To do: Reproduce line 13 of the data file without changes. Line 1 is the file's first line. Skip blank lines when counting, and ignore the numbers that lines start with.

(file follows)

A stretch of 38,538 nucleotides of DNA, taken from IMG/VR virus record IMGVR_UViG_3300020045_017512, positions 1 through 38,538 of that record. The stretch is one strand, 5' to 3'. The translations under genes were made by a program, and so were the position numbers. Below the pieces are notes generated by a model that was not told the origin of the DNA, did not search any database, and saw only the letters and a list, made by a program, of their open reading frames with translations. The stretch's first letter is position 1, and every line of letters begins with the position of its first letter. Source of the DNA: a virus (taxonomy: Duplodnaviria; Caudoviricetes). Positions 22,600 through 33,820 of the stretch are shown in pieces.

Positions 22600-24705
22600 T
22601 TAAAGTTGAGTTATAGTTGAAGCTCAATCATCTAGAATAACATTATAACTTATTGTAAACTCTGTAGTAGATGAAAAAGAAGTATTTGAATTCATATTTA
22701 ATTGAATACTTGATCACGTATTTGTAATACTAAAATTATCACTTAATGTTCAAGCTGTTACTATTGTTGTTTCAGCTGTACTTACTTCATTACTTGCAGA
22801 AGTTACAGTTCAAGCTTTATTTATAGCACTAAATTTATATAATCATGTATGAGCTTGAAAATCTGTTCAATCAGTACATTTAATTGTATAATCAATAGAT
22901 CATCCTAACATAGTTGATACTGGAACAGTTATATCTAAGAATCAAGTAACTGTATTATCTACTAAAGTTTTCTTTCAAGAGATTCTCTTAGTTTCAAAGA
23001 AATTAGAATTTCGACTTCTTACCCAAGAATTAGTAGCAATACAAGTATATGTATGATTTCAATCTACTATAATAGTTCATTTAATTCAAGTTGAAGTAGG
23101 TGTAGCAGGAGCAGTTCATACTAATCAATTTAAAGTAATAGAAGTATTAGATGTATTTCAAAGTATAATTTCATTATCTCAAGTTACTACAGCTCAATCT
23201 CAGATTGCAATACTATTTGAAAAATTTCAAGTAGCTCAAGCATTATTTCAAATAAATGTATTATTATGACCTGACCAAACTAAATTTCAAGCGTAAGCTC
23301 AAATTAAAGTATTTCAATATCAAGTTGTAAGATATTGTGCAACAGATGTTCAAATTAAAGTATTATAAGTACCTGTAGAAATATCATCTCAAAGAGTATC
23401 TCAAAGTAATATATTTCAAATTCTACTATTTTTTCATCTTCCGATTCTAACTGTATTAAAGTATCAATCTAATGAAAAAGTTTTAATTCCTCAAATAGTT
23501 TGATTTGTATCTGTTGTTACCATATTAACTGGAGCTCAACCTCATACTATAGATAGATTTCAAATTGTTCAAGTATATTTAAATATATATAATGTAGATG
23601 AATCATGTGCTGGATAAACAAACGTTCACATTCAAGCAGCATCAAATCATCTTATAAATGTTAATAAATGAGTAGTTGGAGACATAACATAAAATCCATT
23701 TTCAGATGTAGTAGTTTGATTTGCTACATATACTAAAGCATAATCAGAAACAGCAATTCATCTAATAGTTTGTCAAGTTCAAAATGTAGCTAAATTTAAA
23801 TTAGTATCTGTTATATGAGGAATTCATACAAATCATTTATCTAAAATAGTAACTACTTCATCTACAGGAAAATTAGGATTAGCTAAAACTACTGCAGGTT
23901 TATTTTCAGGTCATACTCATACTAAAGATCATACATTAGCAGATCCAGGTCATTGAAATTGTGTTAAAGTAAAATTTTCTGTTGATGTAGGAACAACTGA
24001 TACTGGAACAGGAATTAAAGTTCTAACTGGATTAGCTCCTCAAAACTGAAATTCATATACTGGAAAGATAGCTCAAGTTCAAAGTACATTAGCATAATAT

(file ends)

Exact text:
23501 TGATTTGTATCTGTTGTTACCATATTAACTGGAGCTCAACCTCATACTATAGATAGATTTCAAATTGTTCAAGTATATTTAAATATATATAATGTAGATG